Chronic kidney disease

Chronic kidney disease usually develops gradually and we often only discover it by chance. There are two main causes that reduce the performance of the kidneys: High blood pressure and diabetes. The progression of kidney disease can often be slowed down by treatment. However, it is not curable.

What is chronic kidney disease?

Chronic kidney disease means that the kidneys no longer work adequately over a longer period of time and lose some or all of their function. The bean-shaped organs are small high-performance organs that fulfill vital tasks in the body:

  • They work like a “cleaning factory“, filtering waste and toxins out of the blood and transporting them out with the urine.
  • They also regulate the acidity of the blood as well as the water and electrolyte balance. If there is a lack of fluid, they retain water in the body, but if there is an excess of fluid, the reverse happens: The kidneys excrete more water via the urine. They also control the amount of electrolytes in the body, for example sodium or potassium, through similar processes of retention and excretion.

In chronic kidney disease, these processes no longer run smoothly and completely because the kidneys are weakened or damaged. Waste and toxins from the metabolism then accumulate in the blood and also disrupt the function of other organs.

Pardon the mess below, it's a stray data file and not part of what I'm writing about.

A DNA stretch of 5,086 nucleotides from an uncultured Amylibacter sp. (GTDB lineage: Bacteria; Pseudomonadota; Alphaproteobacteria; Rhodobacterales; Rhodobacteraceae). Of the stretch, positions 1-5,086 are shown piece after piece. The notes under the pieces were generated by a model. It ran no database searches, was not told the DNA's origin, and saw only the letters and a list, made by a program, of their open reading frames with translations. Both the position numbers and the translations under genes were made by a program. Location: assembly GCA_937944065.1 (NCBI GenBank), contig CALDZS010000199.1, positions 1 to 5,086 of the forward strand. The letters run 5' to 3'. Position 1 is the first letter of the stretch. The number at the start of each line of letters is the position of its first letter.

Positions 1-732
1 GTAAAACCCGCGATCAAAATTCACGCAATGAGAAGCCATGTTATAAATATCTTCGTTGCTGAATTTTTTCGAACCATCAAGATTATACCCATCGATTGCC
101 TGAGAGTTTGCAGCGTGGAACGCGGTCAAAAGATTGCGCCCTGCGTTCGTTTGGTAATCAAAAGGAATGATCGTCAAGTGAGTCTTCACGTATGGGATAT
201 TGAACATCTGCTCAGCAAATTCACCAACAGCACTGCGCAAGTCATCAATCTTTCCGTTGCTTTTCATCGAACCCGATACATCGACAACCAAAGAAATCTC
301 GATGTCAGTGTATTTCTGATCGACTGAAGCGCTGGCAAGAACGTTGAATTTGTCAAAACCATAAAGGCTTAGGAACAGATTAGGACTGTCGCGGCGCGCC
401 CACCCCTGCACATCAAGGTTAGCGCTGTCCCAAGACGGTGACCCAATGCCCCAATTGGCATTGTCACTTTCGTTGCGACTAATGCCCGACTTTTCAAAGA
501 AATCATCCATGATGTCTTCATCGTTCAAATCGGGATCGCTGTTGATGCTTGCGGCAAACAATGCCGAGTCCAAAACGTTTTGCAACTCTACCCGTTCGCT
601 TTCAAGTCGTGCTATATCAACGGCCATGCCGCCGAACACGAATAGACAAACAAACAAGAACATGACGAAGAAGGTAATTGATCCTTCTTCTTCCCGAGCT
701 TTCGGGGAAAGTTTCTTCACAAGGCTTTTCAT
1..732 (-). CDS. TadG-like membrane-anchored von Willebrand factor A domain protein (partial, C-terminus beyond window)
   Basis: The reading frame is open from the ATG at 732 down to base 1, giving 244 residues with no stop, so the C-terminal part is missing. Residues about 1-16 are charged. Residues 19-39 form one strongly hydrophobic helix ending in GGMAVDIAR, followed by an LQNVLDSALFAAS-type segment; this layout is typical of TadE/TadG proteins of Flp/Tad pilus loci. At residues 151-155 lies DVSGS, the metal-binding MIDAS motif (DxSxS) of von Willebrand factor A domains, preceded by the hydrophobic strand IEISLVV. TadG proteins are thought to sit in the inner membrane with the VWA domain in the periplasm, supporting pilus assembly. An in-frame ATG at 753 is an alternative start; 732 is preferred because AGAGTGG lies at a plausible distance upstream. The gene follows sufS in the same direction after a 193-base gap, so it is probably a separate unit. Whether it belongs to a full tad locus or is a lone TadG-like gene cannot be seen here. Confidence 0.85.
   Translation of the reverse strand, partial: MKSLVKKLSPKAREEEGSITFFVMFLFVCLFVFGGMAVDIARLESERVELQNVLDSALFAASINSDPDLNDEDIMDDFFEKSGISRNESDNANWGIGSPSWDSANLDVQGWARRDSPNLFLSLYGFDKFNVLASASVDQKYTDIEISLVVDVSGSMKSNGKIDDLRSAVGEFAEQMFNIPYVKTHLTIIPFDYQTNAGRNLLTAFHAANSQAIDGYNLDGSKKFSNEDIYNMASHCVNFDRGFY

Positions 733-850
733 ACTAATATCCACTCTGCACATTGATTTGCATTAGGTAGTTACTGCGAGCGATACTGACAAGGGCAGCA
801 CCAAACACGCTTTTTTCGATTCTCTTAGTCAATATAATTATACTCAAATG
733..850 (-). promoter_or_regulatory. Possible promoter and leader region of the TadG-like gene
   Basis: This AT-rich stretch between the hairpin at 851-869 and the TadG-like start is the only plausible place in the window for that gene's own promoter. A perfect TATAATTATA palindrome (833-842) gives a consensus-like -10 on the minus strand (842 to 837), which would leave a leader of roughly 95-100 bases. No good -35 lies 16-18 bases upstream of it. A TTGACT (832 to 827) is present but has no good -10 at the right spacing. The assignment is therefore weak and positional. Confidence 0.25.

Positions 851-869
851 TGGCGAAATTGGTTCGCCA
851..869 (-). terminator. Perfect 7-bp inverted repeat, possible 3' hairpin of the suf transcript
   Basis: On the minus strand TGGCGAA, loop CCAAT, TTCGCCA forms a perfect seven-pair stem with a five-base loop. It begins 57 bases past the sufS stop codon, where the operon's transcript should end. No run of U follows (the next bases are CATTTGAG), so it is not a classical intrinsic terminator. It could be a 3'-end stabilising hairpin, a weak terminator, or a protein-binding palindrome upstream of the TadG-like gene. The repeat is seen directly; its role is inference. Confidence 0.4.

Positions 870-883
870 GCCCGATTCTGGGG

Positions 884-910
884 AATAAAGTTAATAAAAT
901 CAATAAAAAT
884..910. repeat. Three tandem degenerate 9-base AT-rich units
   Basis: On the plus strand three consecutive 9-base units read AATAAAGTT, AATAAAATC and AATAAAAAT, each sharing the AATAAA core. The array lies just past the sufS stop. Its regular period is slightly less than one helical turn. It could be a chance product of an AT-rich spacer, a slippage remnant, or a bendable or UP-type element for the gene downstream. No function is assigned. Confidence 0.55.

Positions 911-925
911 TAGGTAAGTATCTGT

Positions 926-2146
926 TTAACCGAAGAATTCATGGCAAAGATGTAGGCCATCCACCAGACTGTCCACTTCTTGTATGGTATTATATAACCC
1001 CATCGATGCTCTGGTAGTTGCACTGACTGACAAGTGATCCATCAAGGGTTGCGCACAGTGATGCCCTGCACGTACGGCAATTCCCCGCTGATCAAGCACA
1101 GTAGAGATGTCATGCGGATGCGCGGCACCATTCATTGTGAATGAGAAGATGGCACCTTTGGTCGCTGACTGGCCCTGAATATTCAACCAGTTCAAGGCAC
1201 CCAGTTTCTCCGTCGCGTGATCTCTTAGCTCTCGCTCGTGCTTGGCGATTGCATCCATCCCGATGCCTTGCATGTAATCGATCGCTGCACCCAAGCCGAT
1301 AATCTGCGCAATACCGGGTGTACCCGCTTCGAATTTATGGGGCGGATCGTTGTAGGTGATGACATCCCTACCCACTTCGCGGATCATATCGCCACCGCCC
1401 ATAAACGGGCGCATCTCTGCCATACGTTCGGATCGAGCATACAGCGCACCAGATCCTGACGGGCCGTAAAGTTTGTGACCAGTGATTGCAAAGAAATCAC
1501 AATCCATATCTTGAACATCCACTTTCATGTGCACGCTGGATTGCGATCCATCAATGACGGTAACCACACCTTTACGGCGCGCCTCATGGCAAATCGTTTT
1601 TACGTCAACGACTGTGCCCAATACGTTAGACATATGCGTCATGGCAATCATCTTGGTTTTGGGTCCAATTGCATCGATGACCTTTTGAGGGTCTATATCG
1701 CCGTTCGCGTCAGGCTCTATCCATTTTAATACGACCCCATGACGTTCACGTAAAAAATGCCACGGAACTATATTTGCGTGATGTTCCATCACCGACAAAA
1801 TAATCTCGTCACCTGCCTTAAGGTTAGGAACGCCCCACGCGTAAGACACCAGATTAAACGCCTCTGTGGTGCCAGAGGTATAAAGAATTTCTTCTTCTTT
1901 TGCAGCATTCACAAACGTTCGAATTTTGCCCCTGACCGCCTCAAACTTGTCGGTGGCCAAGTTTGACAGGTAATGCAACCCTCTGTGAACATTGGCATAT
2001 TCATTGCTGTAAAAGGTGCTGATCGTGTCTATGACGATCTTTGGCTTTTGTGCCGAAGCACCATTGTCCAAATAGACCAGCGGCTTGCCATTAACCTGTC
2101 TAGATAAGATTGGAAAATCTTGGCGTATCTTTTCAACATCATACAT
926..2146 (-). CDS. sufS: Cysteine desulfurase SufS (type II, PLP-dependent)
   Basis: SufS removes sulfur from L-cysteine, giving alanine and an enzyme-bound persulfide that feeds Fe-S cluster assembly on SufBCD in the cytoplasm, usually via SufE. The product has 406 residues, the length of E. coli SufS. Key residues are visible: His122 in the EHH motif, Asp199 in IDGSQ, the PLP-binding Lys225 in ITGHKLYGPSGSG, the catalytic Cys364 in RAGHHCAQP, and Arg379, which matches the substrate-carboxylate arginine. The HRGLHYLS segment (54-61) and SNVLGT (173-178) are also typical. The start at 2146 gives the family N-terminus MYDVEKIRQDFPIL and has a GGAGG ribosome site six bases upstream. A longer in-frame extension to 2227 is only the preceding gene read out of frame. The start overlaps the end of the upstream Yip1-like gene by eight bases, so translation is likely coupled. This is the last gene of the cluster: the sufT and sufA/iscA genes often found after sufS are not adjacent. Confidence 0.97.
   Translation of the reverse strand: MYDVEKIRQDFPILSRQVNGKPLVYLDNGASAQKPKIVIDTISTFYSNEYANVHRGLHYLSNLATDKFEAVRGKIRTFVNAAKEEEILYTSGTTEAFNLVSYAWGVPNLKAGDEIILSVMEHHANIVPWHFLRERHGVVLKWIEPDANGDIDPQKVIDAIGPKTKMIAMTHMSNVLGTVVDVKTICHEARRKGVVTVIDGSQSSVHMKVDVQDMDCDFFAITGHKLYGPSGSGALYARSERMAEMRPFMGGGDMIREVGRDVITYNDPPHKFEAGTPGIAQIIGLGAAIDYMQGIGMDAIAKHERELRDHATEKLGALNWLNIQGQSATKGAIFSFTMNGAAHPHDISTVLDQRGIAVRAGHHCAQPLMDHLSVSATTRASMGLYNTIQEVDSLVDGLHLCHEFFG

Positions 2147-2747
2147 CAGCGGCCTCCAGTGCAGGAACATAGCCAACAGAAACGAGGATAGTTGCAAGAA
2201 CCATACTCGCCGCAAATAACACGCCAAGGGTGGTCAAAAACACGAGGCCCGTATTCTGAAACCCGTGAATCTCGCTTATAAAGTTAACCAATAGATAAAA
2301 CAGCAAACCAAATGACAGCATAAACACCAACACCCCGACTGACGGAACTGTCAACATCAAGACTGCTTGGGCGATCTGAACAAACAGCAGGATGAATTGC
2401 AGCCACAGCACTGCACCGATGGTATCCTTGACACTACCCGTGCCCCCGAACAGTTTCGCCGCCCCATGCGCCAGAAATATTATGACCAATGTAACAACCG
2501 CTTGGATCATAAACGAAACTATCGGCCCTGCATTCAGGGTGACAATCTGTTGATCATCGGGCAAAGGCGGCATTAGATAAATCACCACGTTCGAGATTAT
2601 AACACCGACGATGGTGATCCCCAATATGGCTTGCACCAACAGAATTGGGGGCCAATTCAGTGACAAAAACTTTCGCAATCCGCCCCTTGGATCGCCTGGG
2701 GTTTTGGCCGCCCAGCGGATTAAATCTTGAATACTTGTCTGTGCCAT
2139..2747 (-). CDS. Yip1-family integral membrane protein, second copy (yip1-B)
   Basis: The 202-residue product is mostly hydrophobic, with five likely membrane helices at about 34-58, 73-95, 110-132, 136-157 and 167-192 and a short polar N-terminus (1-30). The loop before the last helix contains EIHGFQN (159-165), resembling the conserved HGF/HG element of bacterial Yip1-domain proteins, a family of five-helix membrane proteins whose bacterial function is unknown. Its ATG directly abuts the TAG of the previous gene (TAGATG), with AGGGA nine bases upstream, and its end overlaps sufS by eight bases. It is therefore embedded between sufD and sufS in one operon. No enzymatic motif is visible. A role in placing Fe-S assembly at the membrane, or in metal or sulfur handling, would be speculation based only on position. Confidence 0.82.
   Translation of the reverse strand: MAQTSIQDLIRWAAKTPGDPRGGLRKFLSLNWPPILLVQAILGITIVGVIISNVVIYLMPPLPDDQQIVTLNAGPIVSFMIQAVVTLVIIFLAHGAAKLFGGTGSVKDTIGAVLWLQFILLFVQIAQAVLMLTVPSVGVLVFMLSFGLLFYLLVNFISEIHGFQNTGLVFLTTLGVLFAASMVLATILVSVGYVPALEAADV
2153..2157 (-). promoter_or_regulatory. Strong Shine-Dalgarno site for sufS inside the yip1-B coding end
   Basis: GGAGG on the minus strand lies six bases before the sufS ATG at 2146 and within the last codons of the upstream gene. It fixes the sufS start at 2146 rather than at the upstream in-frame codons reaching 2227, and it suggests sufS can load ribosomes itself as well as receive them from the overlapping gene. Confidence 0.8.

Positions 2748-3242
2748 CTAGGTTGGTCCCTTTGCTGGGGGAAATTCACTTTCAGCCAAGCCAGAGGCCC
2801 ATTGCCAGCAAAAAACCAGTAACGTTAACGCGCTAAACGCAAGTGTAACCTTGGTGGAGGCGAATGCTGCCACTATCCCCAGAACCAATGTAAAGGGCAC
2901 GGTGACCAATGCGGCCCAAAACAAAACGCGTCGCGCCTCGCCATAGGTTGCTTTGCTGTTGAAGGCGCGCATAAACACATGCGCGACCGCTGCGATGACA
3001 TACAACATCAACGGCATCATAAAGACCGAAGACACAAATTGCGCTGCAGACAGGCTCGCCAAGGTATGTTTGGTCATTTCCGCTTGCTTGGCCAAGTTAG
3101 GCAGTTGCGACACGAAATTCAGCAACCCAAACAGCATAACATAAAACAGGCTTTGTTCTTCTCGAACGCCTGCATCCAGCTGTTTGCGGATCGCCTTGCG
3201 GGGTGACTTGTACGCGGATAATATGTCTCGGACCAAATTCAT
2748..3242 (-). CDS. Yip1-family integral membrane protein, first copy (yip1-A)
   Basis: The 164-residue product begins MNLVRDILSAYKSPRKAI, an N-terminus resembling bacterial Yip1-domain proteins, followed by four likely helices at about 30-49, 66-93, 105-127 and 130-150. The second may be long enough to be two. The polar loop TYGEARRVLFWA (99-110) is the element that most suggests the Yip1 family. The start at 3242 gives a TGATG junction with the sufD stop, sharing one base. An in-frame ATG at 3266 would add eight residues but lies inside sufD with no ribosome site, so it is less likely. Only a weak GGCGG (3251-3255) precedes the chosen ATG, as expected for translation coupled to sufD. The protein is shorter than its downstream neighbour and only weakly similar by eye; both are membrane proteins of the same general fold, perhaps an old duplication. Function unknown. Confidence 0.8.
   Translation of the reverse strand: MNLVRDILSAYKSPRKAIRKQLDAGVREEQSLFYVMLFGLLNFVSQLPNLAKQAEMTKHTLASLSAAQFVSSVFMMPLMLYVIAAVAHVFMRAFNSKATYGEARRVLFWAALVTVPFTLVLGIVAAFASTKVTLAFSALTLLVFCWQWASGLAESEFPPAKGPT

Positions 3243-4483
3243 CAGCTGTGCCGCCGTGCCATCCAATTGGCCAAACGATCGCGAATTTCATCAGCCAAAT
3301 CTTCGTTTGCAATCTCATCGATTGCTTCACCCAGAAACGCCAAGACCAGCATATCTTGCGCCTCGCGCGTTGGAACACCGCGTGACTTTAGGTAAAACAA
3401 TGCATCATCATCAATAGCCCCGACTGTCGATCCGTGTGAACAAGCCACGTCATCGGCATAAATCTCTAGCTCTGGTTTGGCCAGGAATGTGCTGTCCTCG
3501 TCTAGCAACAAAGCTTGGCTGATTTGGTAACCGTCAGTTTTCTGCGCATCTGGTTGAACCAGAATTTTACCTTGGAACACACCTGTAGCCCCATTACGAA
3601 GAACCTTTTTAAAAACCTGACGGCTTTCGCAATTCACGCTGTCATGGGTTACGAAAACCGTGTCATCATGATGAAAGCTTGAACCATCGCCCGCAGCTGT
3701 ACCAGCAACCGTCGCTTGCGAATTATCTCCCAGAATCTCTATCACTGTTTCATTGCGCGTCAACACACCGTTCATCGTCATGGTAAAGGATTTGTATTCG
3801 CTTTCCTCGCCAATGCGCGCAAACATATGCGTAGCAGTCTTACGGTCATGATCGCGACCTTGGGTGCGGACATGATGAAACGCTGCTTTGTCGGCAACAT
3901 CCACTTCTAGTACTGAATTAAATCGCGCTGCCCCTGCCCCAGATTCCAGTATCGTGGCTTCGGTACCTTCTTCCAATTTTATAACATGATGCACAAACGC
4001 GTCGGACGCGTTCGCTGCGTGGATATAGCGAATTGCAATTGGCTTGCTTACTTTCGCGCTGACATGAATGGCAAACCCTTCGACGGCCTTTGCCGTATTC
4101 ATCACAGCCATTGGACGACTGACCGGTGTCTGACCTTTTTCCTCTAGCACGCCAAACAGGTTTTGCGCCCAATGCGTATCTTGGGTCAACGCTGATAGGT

Sick kidneys – different terms

Experts distinguish between acute renal failure, in which the kidneys suddenly stop working. However, they often recover if we treat the disease adequately. The causes of acute renal insufficiency are often significant injuries with major blood loss or circulatory failure.

The collective term chronic kidney disease (CKD) covers stages in which the kidneys still function to a limited extent, but their activity is reduced for more than three months. The causes are often high blood pressure and diabetes mellitus. Older people are particularly affected. Chronic kidney disease often goes unnoticed for a long time because it hardly causes any symptoms.

Chronic renal insufficiency, on the other hand, usually refers to the final stage of a process in which kidney function has continued to deteriorate – to the point of kidney failure.

Chronic kidney disease – frequency and age